Your candidate seems to be hitting this interview right out of the park. They’re engaging, quick on their feet, and they have a perfect answer for everything you throw their way. When you ask a philosophical question (like, “Why do you want this job?”), their responses are thoughtful and articulate. When you give them a technical question, they offer a fast and accurate answer. When you set them up for a demonstration of wit, flexibility or humor, they hit the bullseye.
This candidate seems great! They meet all the right qualifications and interviewed better than the majority of other applicants. But does this really mean the candidate is right for the job? Here are a few ways to determine if your candidate is a perfect match, or just a perfect interviewee.
When it comes to specific or technical skills sets (such software skills, foreign languages or business expertise), don’t just ask if they know the answers. Put their skills to a real-time test. Ask your candidate to draw, explain or resolve a complex problem within a given time on the spot. Provide tricky scenarios and give them a chance to resolve a problem they could encounter on the job if hired.
Give your candidate something to take home and complete on their own schedule. Assign a task that relates to design, procedure, planning or implementation. Keep the task simple and short, and make sure it reflects the kind of work they will be completing every day on the job. Witty remarks won’t help much with this; to excel at this task, the candidate will have to show some focus, experience and depth of knowledge.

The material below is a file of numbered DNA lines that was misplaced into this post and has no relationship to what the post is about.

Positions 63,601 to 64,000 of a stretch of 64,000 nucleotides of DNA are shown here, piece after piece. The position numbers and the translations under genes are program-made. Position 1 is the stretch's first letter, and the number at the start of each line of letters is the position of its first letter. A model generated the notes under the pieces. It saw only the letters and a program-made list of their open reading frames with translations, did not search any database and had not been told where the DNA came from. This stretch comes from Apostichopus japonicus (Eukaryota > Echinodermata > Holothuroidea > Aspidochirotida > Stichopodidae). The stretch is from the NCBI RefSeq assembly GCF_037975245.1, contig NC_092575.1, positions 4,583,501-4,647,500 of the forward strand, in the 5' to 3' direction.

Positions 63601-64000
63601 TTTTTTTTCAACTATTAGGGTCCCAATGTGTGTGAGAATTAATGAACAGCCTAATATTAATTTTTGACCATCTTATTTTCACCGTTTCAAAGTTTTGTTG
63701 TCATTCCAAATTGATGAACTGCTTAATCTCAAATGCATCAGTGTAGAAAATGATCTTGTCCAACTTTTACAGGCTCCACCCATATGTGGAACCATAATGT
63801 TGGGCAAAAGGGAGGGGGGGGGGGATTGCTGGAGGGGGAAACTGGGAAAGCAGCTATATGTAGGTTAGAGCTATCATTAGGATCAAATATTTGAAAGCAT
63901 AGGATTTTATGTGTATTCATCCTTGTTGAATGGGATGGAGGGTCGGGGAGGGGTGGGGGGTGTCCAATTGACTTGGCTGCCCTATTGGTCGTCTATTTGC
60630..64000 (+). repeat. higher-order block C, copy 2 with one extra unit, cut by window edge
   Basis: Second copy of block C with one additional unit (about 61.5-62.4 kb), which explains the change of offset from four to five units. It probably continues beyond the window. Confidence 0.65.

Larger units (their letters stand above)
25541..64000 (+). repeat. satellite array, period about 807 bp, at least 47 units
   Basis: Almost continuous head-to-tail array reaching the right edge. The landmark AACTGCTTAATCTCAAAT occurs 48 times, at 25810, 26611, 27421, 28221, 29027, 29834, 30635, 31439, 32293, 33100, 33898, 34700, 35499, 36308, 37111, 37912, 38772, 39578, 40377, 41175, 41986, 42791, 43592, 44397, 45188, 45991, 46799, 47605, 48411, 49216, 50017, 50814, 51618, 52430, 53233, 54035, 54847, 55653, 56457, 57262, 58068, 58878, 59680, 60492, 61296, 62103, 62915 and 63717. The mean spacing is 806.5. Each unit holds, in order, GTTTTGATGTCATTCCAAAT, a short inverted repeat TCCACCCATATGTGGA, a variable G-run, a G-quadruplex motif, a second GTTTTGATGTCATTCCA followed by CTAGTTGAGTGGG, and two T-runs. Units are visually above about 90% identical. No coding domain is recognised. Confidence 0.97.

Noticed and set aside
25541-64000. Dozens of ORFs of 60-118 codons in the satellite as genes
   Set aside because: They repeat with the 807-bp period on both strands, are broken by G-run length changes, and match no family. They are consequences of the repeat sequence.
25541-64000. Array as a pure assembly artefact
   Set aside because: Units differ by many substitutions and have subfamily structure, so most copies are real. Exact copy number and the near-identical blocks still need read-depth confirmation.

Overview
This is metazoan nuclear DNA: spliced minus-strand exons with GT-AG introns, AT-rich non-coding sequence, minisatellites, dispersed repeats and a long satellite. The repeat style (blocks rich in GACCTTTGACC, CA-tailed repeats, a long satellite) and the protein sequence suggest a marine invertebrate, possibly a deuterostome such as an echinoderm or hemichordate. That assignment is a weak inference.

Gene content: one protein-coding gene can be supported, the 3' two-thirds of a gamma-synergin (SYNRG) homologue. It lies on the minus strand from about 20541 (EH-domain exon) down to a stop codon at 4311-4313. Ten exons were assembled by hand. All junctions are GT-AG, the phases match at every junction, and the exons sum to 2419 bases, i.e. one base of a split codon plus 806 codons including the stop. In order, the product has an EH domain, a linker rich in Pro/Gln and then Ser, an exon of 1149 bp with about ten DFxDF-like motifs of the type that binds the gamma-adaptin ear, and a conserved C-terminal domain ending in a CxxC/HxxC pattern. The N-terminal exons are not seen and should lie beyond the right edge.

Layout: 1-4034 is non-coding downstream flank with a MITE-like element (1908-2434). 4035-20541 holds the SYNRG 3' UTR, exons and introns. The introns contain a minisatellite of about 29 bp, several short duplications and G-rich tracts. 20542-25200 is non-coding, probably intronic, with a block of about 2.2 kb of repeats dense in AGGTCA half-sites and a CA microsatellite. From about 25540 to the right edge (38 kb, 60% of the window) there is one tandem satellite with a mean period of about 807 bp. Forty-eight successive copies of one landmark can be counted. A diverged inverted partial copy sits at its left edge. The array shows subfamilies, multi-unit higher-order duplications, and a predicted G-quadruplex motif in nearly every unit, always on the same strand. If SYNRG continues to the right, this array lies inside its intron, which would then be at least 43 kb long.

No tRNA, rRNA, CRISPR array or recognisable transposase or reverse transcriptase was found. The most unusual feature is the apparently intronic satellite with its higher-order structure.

An interview office represents a specific setting with an established place in our culture. Interview rooms are typically quiet, professional and orderly. They’re free of dirt and distractions, and they’re conducive to talk and thought. The issue is that some job settings aren’t like this at all.
If your workplace tends to be chaotic, bright, noisy or unpredictable, move your interview to a similar setting. Try a busy coffee shop, your factory floor or even a noisy street corner.
If you strike the right note, your interviewee will probably lean in and light up. But if you simply can’t find that note, and you can’t identify a single area of interest or personal passion outside of this workplace and this job, that may be a sign of trouble.
For more on how to size up your candidate’s skills sets and personality, contact the recruiting experts at Executive Alliance.